many people think or want to shoot long range distances. truth be told, few are capable. they either lack the funds to do so, or the commitment in time and dedication to be able to learn.
     
  10. DFlynt

    DFlynt New Member

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    Accuracy costs money, how accurate do you want to be? :D
     
  11. Muliemaster

    Muliemaster New Member

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    Not really a good post here, accuracy can come at very low cost all depends HOW FAR YOU WANT TO BE ACCURATE, anyone can have accuracy at 100,200 an so yrds. I think the op has got all the info needed.
     
  12. DFlynt

    DFlynt New Member

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    True not one of my best, was actually mangling the old drag racing adage of "Speed costs money, how fast do you want to go?" ;)
     
  13. Muliemaster

    Muliemaster New Member

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    Ohhhh my bad I got it now sorry, I should have thought for a sec huh.
     
  14. AR10

    AR10 New Member

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    Babe Ruth had so many home runs, because he never took days off, and lots of times at bat, brings up your average. Yes, Babe also held the record for strike outs.

    Gamblers only remember their wins, and shooters only remember the bullseyes.

    You can go long, without breaking the bank.

    http://en.wikipedia.org/wiki/.308_Winchester

    I have a DPMS LR-308 that sails pretty far, in acceptable groups, without mortgaging the farm.

    With good ammo, and practice, there is a reason this is the most popular big game cartridge all over the world, invented right here in the USA in 1952, two years before 7.62 NATO, a very simular ammo.

    Pictured with 6x24x50mm scope with an AR in the background.

    MSRP $1199 http://dpmsinc.com/LR-308_ep_124-1.html

    Did a little horse trading, and have around $199 in mine. The guy likes his Winchester 30-30, and I love my .308



    ForumRunner_20130124_225409.jpg
     
    Last edited: Jan 25, 2013
  15. Muliemaster

    Muliemaster New Member

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    Most popular big game caliber, not even close there rookie, nice try tho know your facts before u say crap like that.
     
  16. AR10

    AR10 New Member

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    I showed two internet references for my post, and was polite about it. If you would like to suggest another round or several, please feel free to do so.
     
  17. Muliemaster

    Muliemaster New Member

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    Like I said not even close. The most common round in NA of all time was the 30/06, in the last 10 yrs the sales of the .300 class rifles have taken market share.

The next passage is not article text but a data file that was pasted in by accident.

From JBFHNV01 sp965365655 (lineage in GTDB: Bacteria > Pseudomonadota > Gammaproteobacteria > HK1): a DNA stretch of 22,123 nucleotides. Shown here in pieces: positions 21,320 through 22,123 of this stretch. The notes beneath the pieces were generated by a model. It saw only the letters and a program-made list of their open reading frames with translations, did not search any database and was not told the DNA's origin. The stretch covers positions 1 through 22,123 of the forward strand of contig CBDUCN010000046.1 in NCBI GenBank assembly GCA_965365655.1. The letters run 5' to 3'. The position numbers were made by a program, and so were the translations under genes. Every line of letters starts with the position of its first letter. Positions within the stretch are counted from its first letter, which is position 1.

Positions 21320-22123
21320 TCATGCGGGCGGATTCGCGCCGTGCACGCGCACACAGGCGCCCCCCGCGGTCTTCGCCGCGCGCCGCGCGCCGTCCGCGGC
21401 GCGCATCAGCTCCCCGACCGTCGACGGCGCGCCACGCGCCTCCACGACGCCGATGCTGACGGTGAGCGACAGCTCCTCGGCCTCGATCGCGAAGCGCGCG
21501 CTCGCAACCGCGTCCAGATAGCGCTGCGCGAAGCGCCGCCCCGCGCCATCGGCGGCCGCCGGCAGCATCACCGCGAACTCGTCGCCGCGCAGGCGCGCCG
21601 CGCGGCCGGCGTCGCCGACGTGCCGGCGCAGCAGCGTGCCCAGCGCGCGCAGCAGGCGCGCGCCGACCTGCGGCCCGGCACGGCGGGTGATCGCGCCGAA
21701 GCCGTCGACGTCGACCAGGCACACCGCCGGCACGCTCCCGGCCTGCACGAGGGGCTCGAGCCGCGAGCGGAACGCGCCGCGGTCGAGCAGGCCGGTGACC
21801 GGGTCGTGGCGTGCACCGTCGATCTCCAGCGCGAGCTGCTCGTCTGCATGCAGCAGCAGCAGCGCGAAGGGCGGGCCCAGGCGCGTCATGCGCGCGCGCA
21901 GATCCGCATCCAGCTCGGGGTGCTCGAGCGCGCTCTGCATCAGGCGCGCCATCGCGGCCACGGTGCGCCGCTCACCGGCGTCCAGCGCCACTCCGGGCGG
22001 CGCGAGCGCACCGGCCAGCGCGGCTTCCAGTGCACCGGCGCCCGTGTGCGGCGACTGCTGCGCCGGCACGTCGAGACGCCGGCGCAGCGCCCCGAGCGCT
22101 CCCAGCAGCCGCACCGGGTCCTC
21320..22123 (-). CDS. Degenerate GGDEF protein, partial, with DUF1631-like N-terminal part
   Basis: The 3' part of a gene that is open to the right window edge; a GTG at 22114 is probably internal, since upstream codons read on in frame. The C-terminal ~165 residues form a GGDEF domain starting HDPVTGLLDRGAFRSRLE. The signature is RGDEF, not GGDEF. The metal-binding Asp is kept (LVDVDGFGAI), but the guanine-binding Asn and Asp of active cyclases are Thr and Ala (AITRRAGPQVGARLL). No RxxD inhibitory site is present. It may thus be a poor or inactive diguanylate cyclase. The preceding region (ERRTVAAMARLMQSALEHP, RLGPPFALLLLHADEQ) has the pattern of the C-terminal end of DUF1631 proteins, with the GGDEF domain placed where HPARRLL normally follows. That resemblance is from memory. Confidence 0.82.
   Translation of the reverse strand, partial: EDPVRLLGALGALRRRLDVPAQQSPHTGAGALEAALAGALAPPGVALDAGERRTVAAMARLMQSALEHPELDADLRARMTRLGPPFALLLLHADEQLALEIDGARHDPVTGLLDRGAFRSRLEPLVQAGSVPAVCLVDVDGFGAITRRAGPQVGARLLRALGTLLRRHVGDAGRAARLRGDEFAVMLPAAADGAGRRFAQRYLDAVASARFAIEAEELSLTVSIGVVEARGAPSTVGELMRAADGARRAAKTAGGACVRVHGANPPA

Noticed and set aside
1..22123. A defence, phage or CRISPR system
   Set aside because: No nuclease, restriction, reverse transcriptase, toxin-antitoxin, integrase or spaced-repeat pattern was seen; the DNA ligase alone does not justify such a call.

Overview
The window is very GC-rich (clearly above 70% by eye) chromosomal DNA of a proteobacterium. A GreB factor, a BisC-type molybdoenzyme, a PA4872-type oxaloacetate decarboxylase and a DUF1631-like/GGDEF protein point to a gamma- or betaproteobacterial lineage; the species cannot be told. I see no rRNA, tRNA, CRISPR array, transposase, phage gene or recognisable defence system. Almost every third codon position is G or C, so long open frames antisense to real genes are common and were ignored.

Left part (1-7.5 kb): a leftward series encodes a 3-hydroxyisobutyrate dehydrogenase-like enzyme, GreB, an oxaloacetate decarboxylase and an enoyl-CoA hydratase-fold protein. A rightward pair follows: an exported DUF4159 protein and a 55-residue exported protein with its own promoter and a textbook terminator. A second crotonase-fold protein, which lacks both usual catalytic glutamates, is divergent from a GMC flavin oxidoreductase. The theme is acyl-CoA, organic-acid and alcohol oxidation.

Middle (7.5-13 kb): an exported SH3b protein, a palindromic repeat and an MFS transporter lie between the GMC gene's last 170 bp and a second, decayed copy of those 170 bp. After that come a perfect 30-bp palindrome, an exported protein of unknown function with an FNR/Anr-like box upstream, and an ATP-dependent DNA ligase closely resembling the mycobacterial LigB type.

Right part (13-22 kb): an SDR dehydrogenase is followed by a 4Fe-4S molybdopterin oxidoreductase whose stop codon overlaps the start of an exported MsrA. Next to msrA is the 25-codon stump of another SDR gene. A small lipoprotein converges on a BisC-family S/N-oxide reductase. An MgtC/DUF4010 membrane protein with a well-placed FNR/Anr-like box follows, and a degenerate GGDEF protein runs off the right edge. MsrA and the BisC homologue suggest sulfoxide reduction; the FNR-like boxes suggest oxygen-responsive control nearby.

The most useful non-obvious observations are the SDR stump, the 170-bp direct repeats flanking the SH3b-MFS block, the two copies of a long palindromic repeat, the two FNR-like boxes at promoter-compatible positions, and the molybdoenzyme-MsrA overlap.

18. hairbear1

    hairbear1 Member

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    Are you trying to hunt with it or punch holes in paper/plate?

    Hunting at those ranges is a sign of a man who can't stalk closer and kill effectively at 100- 200 yds but if it's for paper punching then to get a rifle to shoot good groups comes down to the nut behind the butt and the wallet raping that goes with it to get consistent groups and ammo to go with it plus a LOT of powder burning practice.

    You'll more than likely have to reload your own and weigh each projectile,measure the cases,trim them to size, neck turn them, weigh each powder charge exactly, have your rifle set up with the best barrel with tight clearances,bedded and floated, a trigger assembly to suit and at least the very best 'scope you can afford like Swarovski,Zeiss,Leupold,Doctor etc.

    Not much point in doing everything else and then dropping a cheap scope on it and then trying to put a hole in something a 1000 yds away that you can barely see properly is there?

    In regards to the point about long range hunting from 500yds out the chances of hitting something cleanly drop dramatically the further out you go and if you don't like tracking a wounded deer,pig,etc for a mile or 2 after a 500yd+ shot then don't take it.
    All the gadgets and do dats in the world aren't going to make you the world's best shot if you have know idea about how the rifle shoots and what ammo it likes.
    All this takes range time and lots of it and if you've never fired anything bigger than a .223 or .270 than a jump up into the big .30's or .40 cals may prove to be a real shock to your system.
    I'd start by trying to get a lend of something in the calibre you think you may like and try it,if you don't like it you've saved yourself a heap,in other words try before you buy and also see if you can get a shot out of some of the long range blokes so you can see how easy it's not to hit something at 500+yds.
     
  19. ScottA

    ScottA FAA licensed bugsmasher Lifetime Supporter

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    Mulie-

    You know... I just did a quick Google search, and 308 comes up on the top of a lot of lists. How about you back off the arguing and be a little more welcoming to a new member.
     
  20. Muliemaster

    Muliemaster New Member